Last week, addressing the graduating class of the Coast Guard Academy, President Donald Trump declared "no politician in history—and I say this with great surety—has been treated worse or more unfairly." He echoed this on his Twitter later in the day, describing the ongoing FBI inquiry into his team as "the single greatest witch hunt of a politician in American history!" (His punctuation.)

During Saturday Night Live's season finale over the weekend, "Weekend Update" host Michael Che came back with the shadiest response: "Honey, it's because you're not a real politician," Che said. "You're a politician like Ja Rule is a festival organizer."

Che's comment, of course, referred to the calamity that was the Fyre Festival, the destination music festival touted by supermodels like Bella Hadid and Kendall Jenner that was quickly revealed to be a sham. When guests arrived in the Bahamas last month, they found FEMA tents in lieu of the luxury accommodations they had been promised, and slices of Wonder Bread and cheese in lieu of the barbecues and fancy catering that had been advertised. And as it was an event touted by and for "influencers," the whole scandal went down on social media, with attendees tweeting, Instagramming, and live-streaming direct from the island.

The guests were quickly evacuated, but the Fyre Festival's organizers Ja Rule and Billy McFarland are still taking the heat. A new report by the New York Times published Sunday revealed the festival is now under investigation for "possible mail, wire and securities fraud" by the United States attorney's office in the Souther District of New York and the Federal Bureau of Investigations. (Though Che's SNL remark was but a punchline, Fyre Festival and Trump's shared FBI scrutiny only underlines the parallel. They also share a penchant for blaming media sensationalism for any shortcomings. But unlike Trump, the Fyre Festival, at least, is a catastrophe we can all agree on; and unlike the Fyre Festival, Trump isn't funny.)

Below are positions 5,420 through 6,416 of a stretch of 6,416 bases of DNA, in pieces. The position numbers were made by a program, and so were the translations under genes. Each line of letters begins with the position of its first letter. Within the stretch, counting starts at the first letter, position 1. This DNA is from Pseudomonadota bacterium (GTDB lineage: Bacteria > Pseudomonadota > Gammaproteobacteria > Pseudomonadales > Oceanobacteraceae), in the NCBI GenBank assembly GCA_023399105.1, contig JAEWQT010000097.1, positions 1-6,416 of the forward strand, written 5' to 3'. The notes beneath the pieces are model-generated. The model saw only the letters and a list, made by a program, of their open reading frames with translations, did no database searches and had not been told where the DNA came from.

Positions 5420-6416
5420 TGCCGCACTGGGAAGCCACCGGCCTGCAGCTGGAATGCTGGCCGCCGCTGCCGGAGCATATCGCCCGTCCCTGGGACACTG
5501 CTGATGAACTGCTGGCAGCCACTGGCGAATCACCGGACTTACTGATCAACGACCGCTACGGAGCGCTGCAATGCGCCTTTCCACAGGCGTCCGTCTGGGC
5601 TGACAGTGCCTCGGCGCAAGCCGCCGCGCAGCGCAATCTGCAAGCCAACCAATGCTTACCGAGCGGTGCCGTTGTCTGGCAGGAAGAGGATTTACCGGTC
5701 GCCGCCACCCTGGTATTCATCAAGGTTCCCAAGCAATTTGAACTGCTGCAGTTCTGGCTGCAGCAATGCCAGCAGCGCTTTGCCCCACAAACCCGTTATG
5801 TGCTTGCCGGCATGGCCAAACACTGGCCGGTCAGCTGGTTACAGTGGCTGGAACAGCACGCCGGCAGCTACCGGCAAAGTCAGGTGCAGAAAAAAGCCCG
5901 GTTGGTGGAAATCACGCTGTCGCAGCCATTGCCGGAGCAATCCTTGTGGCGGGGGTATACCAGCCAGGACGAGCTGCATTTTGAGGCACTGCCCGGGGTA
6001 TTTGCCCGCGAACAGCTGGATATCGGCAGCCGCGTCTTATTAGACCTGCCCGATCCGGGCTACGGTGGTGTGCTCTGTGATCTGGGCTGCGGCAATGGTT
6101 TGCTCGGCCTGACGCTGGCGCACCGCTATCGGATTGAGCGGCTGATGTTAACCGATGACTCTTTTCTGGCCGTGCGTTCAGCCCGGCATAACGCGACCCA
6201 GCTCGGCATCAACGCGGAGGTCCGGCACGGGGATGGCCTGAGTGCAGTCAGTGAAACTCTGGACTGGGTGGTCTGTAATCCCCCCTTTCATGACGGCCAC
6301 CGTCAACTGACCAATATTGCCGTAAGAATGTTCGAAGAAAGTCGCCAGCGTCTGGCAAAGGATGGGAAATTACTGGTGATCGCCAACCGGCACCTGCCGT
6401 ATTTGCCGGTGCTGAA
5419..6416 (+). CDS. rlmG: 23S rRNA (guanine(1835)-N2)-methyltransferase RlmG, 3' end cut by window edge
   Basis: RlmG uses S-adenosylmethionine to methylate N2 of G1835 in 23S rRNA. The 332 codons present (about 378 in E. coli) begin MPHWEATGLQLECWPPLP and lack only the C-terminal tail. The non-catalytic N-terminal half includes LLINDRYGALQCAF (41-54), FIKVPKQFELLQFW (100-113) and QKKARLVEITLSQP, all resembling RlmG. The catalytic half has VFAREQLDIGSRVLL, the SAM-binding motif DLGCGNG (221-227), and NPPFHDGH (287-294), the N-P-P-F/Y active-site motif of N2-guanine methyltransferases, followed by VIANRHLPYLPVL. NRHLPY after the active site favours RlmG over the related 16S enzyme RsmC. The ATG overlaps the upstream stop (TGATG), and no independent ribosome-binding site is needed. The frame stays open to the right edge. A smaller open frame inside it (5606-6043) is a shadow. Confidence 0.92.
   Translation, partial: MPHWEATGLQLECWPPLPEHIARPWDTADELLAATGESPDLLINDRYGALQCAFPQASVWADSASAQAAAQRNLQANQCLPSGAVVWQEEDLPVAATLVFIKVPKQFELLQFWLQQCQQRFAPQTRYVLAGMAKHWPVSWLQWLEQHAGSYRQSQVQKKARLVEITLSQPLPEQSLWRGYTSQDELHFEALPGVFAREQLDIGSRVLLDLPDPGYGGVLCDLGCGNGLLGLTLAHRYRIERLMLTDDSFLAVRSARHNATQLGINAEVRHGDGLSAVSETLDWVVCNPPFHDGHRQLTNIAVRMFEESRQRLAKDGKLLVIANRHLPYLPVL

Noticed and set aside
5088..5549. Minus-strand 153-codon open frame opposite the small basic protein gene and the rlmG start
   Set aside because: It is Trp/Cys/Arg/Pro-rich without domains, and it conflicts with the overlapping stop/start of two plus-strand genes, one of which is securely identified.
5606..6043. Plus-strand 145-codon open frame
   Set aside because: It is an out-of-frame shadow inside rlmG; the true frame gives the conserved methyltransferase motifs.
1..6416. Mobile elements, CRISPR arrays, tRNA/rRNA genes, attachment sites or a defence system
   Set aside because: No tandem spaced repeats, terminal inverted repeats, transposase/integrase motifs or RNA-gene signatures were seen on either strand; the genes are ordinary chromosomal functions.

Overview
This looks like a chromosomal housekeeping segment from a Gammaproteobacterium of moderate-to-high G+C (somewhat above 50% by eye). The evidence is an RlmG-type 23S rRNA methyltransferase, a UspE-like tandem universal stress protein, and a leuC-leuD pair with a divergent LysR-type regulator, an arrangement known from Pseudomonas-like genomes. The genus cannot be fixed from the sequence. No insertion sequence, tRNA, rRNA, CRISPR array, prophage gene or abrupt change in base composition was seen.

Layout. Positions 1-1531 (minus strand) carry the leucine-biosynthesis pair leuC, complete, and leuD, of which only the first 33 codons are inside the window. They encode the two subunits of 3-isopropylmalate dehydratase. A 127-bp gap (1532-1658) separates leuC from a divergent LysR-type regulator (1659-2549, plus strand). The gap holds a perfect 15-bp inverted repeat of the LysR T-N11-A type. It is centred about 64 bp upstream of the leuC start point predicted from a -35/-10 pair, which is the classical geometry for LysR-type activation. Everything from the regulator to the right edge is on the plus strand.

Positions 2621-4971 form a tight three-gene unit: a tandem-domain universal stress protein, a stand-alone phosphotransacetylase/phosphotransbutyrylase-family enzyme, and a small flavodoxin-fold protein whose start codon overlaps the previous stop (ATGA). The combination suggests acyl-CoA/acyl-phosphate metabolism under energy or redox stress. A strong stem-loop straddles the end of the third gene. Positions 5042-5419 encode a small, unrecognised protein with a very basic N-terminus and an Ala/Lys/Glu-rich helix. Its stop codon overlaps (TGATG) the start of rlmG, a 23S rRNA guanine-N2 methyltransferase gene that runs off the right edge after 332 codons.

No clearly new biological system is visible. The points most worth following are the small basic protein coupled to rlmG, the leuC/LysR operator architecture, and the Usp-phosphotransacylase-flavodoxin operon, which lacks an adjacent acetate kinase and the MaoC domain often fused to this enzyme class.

According to a tape of a recent meeting between McFarland, Ja Rule, and employees at Fyre Media's Tribeca headquarters obtained by the Times, the festival co-founders tried to assuage fears, assuring the room the festival would be back next year—at a location a little closer to home, according to ticket refunds that offered guests the option to defer their tickets to the U.S.-based 2018 festival.

“The whole world knows Fyre’s name now,” Ja Rule said, according to the Times. “This will pass, guys.”

But even before the festival had piqued the interest of the FBI, it had already been hit by series of lawsuits in the immediate aftermath of the aborted festival, including five class-action lawsuits as of early May alleging a series of charges including "fraudulent misrepresentation, negligent misrepresentation, fraud in the inducement and violation of the Florida Unfair and Deceptive Trade Practices Act" as well as breach of contract, according to a Rolling Stone report.

Ja Rule's lawyer told the Times that the musician "would never participate in anything fraudulent; it’s simply not in his DNA." If only genetics were an accepted legal defense against fraud.

Meet the chameleons of the art world—all the different kinds of humans you might encounter at Frieze New York: